A U.S. forest service firefighter battles towering flames burning along Little Tugunga Road, in the Angeles National Forest, about 20 miles north of downtown Los Angeles on Sunday Oct. 12, 2008. Los Angeles County Fire Department spokesman Ron Haralson says the blaze has charred up to 750 acres in the rugged area of Little Tujunga Canyon. (AP Photo/Mike Meadows)
MANHATTAN, Kan. (AP) _ Residents of drought-stricken Kansas are being urged to continue observing local burn bans as the risk of wildfires remains high.
A multi-agency group called the Kansas Wildland Fire Prevention and Education Team said Wednesday that recent, scattered rain did little to lower the threat.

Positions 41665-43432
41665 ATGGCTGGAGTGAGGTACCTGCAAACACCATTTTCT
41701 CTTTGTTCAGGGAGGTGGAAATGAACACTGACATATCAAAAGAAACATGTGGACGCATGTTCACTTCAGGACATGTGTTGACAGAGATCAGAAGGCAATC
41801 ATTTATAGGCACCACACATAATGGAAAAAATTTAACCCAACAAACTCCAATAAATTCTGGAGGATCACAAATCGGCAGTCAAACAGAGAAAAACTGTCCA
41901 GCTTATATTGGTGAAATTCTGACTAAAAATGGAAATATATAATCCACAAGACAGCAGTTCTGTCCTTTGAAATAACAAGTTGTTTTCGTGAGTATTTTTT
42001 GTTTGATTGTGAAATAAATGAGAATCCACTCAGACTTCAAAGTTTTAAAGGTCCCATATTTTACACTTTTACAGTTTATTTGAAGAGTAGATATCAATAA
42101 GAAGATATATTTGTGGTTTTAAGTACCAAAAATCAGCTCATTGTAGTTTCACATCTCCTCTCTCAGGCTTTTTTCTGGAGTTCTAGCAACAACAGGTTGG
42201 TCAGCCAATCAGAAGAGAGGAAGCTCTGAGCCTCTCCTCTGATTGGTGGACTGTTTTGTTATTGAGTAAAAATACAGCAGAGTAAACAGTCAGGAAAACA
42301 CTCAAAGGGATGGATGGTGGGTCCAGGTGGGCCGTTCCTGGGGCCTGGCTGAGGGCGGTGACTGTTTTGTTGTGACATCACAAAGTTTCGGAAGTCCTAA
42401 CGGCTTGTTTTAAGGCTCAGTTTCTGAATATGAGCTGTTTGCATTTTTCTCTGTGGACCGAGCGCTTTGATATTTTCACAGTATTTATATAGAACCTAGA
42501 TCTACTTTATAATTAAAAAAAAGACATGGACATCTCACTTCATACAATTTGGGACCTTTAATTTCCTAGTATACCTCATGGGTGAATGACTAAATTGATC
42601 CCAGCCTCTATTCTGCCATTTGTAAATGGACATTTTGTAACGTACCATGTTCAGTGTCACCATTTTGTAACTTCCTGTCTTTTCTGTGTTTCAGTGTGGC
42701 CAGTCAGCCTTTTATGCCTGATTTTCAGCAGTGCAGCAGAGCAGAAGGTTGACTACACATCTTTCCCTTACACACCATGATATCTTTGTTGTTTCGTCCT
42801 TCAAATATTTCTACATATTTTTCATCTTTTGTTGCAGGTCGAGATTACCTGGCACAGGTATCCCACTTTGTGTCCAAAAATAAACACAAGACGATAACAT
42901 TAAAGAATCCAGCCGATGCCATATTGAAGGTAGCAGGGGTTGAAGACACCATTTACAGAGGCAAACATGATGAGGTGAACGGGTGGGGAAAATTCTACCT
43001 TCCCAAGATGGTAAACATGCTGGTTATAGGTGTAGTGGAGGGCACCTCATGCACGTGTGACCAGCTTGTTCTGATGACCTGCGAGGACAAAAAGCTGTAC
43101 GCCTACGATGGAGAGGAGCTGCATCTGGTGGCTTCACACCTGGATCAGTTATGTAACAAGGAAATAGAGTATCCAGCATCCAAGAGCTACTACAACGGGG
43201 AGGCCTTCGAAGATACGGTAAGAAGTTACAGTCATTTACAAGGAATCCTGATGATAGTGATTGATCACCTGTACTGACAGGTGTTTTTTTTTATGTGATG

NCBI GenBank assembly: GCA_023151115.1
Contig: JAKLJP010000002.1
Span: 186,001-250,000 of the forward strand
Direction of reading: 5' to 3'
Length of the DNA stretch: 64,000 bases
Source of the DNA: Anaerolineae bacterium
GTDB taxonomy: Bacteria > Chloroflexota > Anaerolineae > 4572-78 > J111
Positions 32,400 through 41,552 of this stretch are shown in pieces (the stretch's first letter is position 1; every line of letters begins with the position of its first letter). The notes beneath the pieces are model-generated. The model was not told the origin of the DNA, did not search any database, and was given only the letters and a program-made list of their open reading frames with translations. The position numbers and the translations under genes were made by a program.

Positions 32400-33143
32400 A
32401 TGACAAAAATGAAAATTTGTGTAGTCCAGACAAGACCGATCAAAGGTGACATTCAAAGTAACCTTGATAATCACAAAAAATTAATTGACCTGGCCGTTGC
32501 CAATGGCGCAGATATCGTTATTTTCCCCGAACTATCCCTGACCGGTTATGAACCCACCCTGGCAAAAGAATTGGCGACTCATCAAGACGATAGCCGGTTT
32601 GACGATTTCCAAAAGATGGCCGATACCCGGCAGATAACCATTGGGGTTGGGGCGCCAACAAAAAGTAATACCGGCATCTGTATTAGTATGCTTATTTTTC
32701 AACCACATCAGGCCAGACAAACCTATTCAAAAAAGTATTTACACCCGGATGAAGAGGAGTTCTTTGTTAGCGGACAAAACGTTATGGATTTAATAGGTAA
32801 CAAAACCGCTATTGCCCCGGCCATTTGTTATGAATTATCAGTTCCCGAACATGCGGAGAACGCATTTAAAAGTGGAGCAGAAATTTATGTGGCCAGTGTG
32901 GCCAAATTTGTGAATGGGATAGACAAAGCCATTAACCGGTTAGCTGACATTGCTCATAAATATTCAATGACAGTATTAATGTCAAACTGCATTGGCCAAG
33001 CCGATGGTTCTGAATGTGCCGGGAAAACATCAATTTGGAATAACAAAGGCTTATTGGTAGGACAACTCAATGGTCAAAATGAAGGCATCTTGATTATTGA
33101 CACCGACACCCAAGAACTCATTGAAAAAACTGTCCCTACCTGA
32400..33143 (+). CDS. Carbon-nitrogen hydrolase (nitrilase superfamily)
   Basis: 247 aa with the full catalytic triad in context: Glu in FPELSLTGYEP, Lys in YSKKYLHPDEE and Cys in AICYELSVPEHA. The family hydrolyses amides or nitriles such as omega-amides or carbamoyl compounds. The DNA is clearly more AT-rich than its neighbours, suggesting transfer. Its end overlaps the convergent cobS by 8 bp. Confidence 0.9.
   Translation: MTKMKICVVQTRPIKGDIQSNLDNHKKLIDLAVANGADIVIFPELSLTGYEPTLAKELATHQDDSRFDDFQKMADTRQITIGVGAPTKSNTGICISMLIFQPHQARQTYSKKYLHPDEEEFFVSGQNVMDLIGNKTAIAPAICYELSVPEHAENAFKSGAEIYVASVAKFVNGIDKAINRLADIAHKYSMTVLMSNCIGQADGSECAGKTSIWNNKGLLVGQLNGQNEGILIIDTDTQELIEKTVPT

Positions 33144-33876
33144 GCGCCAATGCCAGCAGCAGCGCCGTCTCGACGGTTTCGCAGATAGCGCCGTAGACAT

The Education Team says Kansans should be especially careful using equipment that may create sparks.
Meanwhile, the Kansas Forest Service reports that more than 41,000 acres and 26 structures have burned statewide since May. The agency says the past week alone saw seven fires that scorched more than 8,000 acres.
Officials say this summer's fires are burning especially hot, making them harder to suppress.
Rain chances are in the forecast over the Labor Day weekend, but the precipitation isn't expected to eliminate the drought conditions.